Road users who don't have insurance adjusters or legal representation to advocate on their behalf are victimized a second time after a collision when their claims for damages are denied because insurers are confident most victims will not have the evidence to prove they are untainted by even 1% of fault.

Various DC Council members have explored legislation to make this change, but have faced stiff opposition from AAA and the insurance industry, who can afford multiple full-time lobbyists. However, patient and persistent advocacy from leaders on the council and community groups like WABA and All Walks DC have brought us to the brink of victory.

On Monday, the DC Council's Committee of the Whole scheduled the Motor Vehicle Collision Recovery Amendment Act of 2015 for a full Council vote on Tuesday, June 28, 2016.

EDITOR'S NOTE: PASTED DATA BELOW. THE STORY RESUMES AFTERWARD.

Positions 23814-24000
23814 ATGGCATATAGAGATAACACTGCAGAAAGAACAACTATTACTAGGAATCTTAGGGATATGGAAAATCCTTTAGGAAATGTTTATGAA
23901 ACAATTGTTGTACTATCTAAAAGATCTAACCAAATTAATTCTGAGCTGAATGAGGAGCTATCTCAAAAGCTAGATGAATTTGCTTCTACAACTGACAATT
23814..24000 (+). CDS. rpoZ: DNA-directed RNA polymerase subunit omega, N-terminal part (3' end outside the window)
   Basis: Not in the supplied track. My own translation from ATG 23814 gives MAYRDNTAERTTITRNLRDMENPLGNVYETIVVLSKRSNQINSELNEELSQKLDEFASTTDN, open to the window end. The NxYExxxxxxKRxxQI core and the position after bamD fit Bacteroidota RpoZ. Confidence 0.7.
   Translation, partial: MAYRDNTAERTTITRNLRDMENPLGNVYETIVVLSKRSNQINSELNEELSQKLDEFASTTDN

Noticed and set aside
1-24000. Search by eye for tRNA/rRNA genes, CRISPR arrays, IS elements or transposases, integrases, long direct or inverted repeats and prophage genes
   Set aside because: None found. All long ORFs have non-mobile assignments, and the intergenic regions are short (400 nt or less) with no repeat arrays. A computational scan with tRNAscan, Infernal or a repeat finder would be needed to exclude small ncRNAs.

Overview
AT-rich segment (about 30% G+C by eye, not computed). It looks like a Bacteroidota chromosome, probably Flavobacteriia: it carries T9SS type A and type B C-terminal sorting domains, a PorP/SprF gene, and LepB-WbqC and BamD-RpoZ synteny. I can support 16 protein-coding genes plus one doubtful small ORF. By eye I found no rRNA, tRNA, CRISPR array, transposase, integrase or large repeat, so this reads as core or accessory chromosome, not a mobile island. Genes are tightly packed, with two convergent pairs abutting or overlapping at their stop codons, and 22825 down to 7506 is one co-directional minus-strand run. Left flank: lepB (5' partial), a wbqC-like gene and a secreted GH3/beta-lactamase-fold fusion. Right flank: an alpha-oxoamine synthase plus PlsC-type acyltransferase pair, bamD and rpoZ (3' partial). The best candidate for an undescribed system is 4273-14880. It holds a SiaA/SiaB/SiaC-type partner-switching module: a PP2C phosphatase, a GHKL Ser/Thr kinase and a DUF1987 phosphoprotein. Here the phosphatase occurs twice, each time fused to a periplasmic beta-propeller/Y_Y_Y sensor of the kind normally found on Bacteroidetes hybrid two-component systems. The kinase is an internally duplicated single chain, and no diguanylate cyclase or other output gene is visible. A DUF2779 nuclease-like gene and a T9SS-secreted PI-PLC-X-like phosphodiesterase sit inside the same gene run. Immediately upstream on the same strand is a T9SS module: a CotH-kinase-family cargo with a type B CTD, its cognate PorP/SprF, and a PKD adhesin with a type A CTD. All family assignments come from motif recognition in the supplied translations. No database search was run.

On top of making it so a person on a bike or on foot who was contributorily negligent in a crash with a motor vehicle would still be able to collect damages if they were less than 50% at fault, the bill makes it clear that it covers people using non-motorized vehicles outside of just bikes (or people on foot), and retains what's called the "last clear chance" doctrine, which says that even if the person who was hit was contributorily negligent, the person who hit them can still be responsible if they had a clear chance to avoid the collision.

If you care about this issue, now is the most important time to let your councilmember know that you support fairness for pedestrian and bicycle crash victims. You can rest assured that they are hearing from the insurance industry, so let them hear from you too.

Bicycling